• Start by defining your minimum viable product or MVP. What are your minimum set of “must haves” requirements that will help you test your idea?
  • Build a few lightweight prototypes that you can put to test rapidly.
  • Be flexible and focus on gaining insights from your experiences to help you learn and iterate.

Before I found my niche in Product Management, I prototyped various other career paths that met my requirements. I loved solving complex problems and learning about inner workings of medical technologies so I took on an internship as a R&D engineer. I loved working with people and launching products so I volunteered at a start-up as a marketing manager in college and later on took on a role as a marketing manager at Siemens. I knew I wanted to bring technological innovations to the field of medicine so I found a rotation at Siemens that allowed me to collaborate with physicians to research the capabilities of various innovation prototypes. Every experience gave me more insights and allowed me to iterate on what I truly want to do.

6. Use SCRUM

Lastly, I find SCRUM to be a constructive and efficient process for prioritizing my actions, tracking progress and regularly reflect on my learnings. SCRUM is what will help turbo-charge your to-do list, by aligning your action items with clear goals while maximizing your productivity towards your desired outcomes. Often times, people focus on crossing of their list of tasks or activities itself rather than the results they yield and how their efforts are tracking towards the life goals.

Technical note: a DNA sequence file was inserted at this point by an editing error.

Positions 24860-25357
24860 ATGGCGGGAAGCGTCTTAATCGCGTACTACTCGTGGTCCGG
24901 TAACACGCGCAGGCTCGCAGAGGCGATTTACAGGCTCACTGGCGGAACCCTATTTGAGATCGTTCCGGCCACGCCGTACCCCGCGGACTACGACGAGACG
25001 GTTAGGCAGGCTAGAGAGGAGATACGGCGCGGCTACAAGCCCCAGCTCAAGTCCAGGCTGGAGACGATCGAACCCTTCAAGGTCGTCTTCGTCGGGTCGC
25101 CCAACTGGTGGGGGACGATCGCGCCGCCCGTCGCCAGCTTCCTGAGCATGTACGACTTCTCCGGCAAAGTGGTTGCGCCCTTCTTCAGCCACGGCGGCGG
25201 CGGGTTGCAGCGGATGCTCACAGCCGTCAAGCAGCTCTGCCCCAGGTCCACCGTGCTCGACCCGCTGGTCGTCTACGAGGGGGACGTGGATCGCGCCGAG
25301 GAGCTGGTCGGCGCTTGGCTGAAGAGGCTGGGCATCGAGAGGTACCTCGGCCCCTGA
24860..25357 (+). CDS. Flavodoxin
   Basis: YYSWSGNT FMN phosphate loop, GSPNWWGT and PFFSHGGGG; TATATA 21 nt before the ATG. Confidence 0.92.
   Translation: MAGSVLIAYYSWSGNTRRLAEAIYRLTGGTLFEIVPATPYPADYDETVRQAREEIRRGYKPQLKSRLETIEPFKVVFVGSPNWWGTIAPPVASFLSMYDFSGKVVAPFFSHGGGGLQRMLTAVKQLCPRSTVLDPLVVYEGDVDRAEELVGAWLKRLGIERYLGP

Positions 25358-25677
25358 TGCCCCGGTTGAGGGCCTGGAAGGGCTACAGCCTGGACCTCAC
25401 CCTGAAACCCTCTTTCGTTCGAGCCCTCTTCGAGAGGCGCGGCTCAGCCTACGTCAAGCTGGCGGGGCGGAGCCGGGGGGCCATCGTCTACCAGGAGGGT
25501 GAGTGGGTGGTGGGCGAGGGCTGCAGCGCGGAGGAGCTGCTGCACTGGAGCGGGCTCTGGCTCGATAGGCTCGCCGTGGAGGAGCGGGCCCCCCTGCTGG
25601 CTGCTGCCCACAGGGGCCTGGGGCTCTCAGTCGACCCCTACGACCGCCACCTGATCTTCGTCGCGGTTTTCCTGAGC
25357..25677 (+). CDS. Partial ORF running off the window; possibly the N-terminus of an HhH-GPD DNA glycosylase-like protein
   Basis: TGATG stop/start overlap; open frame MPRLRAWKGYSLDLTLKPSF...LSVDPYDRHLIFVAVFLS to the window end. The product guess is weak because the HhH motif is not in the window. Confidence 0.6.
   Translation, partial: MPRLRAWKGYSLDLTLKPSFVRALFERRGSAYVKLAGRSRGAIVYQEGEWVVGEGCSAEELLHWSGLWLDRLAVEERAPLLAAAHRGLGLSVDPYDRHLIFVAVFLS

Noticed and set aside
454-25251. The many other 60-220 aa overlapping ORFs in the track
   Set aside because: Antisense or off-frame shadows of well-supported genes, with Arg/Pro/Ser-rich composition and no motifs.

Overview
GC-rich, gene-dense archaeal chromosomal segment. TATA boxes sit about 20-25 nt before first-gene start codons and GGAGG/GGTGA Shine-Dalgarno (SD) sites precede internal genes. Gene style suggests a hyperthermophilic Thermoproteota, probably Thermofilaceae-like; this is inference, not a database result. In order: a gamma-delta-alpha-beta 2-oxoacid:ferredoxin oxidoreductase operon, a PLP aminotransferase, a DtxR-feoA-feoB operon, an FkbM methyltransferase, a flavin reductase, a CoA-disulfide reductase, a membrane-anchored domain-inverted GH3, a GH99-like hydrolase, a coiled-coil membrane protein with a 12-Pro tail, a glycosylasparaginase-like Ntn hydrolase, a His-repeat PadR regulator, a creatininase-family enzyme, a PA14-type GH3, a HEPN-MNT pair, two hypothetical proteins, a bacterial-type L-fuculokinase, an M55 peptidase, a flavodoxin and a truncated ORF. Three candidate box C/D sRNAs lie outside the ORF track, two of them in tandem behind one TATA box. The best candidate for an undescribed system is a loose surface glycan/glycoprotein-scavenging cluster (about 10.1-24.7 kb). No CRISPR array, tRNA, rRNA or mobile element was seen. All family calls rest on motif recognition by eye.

Pro tip: Product management tools, such as Trello, can be very helpful for keeping track of your backlog of personal action items! Your lists should be revisited on a weekly basis.

I also schedule a daily “standup” in the morning to meditate and check-in with myself.

  • What is my focus for the day?
  • What is an accomplishment I am most proud of from yesterday?
  • What is one thing I would like to improve on today?
  • What are 3 things I’m most grateful for?

On Sundays, I typically have a “retro” to review my past week’s progress so I can plan and adjust my actions for the following week.

Taking a daily moment to journal and reflect on your life can help you sift through the chaos and lead your life with conscious awareness.

Your life is your most important product. What kind of product do you want to spend your life building?

Thank you for reading! I would love to hear ways you have incorporated PM skills to your life! Please feel free to reach out to me on LinkedIn if you have any feedback or questions. If you are looking for ways to apply PM skills specifically to your career, please check out She | Aspired!



Joyce Bao

Passionate about hacking human well-being and empowering women to achieve their personal definition of success.